Canon EOS M review
Compact system cameras (CSC) have been around since at least 2009. That's when Panasonic brought out the Lumix DMC-G1 using the new Micro Four Thirds format it developed with Olympus. Canon has now just released its own contribution to this popular new interchangeable lens camera category. In fact, it's the last major manufacturer to do so. Was the Canon EOS M worth the wait?
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We tested the Canon EOS M with the 22mm pancake lens. It will also accept Canon EF and EF-S lenses with the supplied EF-EOS M adaptor.
First photographic impressions were positive, thanks to excellent image quality from the impressive 22.3 x 14.9mm CMOS sensor.
Important aspects such as crisp focus right to the corners of images were up to scratch. Noise levels were also pleasingly low and images displayed a considerable amount of detail and sharpness, even at high ISOs. Colour reproduction was also superb with images rendered vibrantly.
Shooting video resulted in a similar high level of quality. There was no evidence of any jerkiness, while maintaining brilliant sharpness and good colours. The main issue we encountered was that while it is handy to use the camera's 3in LCD touchscreen to adjust the point of focus, doing so can cause shakiness unless you're using a tripod.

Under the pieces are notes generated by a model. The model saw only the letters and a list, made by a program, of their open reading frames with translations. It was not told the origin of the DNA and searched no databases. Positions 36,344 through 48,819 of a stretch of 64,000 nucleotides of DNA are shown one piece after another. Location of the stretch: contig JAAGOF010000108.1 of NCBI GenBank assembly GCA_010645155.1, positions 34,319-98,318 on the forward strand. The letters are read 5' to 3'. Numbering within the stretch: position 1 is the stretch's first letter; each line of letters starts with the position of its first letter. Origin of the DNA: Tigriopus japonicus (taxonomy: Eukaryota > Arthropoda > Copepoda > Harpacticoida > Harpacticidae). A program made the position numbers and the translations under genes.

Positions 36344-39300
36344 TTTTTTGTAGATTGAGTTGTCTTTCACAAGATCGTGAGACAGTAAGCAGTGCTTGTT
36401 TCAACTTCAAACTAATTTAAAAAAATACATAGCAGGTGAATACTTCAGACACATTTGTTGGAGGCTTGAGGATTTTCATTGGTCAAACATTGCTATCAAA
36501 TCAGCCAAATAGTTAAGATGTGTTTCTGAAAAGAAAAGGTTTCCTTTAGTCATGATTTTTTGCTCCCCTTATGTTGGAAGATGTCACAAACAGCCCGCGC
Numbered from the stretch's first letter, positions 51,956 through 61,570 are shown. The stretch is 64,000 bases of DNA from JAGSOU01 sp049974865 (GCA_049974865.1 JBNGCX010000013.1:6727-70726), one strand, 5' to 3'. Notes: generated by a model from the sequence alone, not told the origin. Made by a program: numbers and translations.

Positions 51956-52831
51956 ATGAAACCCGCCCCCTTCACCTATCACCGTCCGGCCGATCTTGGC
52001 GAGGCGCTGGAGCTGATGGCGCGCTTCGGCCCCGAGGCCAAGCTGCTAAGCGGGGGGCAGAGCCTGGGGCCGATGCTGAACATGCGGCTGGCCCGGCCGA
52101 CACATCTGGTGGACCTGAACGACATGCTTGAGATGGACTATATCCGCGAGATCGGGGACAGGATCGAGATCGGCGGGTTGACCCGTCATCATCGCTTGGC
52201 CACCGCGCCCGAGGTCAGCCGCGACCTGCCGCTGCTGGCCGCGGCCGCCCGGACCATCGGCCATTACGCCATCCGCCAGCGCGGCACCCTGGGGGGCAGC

Unfortunately, ease of use is not the EOS M's strong point. In comparison to the intuitive nature of cameras such as Pentax's K-01, Canon's first venture into the world of compact system cameras takes some getting used to. Some functions are controlled by a few very simple physical buttons while others are performed from complex menus on the touchscreen.
Another problem we encountered was that the camera would occasionally freeze, particularly when reviewing images. There was also some difficulty with the autofocus – at times it could be a little sluggish and frustrating.
The camera itself is tiny at 109 x 67 and 32mm thick, and weighs in at 298g without any lens. In most respects this compactness is a plus point but it also creates issues. When using large lenses the camera became awkward and front-heavy, somewhat precarious and difficult to hold in fact, particularly without the assistance of a decent side grip. However, this is a common problem with the smaller CSCs – Canon is not alone here.
As is standard with mirrorless interchangeable-lens cameras, the Canon EOS M has no optical viewfinder so images need to be composed on the rear touchscreen. This features an anti-smudge coating but still benefits from a cloth wipe to keep it print free - essential for both composition and viewing your photos in-camera.
While there is a physical shutter release button, you can also touch the screen to focus directly and take photos.
There’s no built-in flash; however there a hotshoe allows an external flash, and all the various lens kit models are supplied with a Speedlite 90EX flash as standard.
Build quality is very good – made from a matt black magnesium alloy, the Canon EOS M does not feel plasticky or cheap. It appears neat and quietly attractive without being overly showy. That said, the plastic external flash isn't especially in keeping with the sleek design of the rest of the camera.
A three-point wheel sits on top of the camera to enable you to choose between auto stills, creative stills and video mode. This wheel has a fair amount of resistance and while this is helpful by ensuring it isn't accidentally knocked, it can be difficult to turn with small or cold fingers.
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